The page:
- Stay socially connected. Social support increases resilience to stress.5 Experiencing the combined effects of financial stress and social distancing measures from coronavirus makes people susceptible to feelings of isolation. Lean into your support system and connect with others to avoid feeling consumed by anxious thoughts.
Approaching the Volatile Market
While all of the aforementioned actions can help you handle stress, it’s impossible to truly do so without addressing the stressor: the worry you have about your investments.
The first step is to accept what’s happening economically. The optimistic bull run of the past 11 years took a swift downturn, and we’re now in a period of inconsistency.6 That doesn’t mean investors have to live in a constant state of stock-induced anxiety, although it can be difficult not to. In how you approach the stock market, keep these guidelines in mind.
A Little Perspective
The following chart from Dimensional Fund Advisors is one of my favorites. It simply puts over 90 years of stock market returns into a simple to understand chart. At a quick glance, the first thing that we notice is that there are far more positive years (69) than negative ones (25). That's a pretty good win percentage. This perspective alone should help an investor cope with their feelings surrounding a decline in the stock market.
Another interesting tidbit displayed above is that while the stock market has averaged a gain of about 10% annually, only six years out of 94 had returns that came within two percentage points of 10%! Yearly returns have been as high as 54% and as low as -43%. That is a large range of potential returns. But in any given year, you should not be surprised to see returns within that range.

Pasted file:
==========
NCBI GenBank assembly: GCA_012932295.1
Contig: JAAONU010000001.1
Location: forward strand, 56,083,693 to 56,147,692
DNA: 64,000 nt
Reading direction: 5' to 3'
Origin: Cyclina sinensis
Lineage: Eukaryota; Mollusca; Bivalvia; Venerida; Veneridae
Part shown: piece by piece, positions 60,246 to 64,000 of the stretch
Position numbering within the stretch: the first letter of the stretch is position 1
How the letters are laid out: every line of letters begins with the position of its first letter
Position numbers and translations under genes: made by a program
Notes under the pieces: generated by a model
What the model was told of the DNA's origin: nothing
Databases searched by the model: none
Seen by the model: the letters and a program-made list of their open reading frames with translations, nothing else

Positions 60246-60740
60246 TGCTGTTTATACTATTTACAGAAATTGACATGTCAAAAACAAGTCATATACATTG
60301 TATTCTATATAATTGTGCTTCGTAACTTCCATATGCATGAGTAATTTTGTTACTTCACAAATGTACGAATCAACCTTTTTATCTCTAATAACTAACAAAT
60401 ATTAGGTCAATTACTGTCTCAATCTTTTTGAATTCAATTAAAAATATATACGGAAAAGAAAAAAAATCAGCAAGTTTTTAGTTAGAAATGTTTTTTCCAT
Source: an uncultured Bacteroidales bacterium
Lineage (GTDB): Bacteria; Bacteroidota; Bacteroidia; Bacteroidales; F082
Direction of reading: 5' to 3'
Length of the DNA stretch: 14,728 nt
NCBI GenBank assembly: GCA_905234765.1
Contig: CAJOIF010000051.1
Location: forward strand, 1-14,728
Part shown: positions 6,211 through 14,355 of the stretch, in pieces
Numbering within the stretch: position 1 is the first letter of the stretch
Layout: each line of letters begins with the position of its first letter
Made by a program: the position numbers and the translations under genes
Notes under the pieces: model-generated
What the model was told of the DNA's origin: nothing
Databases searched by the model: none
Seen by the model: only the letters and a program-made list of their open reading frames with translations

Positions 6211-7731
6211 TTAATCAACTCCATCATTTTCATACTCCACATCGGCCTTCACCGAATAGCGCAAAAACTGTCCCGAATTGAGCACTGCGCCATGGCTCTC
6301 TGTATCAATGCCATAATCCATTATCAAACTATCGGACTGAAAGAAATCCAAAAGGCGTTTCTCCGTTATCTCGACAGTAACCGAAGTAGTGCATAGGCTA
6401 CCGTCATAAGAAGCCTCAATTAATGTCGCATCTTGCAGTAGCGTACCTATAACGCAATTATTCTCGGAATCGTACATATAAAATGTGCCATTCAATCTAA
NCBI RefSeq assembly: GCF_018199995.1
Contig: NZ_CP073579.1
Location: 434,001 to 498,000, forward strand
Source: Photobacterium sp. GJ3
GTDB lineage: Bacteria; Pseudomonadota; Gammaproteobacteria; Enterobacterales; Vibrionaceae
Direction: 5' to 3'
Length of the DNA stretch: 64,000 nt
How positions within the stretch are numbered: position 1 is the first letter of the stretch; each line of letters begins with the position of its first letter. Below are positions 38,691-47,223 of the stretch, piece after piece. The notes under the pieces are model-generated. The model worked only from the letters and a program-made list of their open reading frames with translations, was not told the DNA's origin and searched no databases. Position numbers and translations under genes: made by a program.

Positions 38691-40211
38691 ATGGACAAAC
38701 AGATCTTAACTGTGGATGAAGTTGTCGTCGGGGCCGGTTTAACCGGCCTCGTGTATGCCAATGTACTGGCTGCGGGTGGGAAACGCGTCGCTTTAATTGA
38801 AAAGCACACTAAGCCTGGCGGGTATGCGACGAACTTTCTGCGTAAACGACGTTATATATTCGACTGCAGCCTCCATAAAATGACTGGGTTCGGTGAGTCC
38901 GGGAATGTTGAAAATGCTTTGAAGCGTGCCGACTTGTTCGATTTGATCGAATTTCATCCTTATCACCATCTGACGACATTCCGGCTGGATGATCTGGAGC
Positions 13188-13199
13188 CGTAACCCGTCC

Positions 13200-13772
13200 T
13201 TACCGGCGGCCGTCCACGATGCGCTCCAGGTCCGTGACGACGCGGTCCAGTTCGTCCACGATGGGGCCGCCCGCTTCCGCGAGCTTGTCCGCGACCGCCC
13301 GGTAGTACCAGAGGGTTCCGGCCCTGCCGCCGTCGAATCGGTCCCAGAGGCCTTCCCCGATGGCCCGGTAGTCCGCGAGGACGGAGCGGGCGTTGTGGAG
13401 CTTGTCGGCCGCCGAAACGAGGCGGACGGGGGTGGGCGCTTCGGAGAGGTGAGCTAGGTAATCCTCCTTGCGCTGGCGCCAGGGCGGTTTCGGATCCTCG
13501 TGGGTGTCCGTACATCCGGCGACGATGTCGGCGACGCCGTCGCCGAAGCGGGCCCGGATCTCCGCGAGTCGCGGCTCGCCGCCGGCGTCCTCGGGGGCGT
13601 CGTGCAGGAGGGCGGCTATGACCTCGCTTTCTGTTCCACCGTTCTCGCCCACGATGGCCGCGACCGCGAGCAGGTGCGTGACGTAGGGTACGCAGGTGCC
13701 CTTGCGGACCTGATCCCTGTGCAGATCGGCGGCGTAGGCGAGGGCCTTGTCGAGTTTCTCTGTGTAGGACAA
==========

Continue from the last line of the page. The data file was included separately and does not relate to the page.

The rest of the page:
Take a Break
Over-checking your portfolio is ill-advised in general and even more so during market downturns. For most, investing is a long-term proposition. Constantly checking your investments is not only unnecessary but often a source of aggravated stress - the same goes for over-consuming news about the stock market. This can increase the chance of making hasty, emotionally-driven decisions. It may be in your best interest to momentarily step away from your investments in order to gain perspective.
Assess Your Investing Goals
While you should avoid over-checking it, seasons of volatility are a great time to reassess your portfolio and remind yourself of your long-term goals. Why is your portfolio made up of these specific investments? Why are you investing in the first place?
Despite a dynamic stock market, it’s probable that investors’ long-term goals remain unchanged. Keeping yourself conscious of these long-term returns is crucial; remember that your investment plans will outlast a period of market volatility.
Making Investment Decisions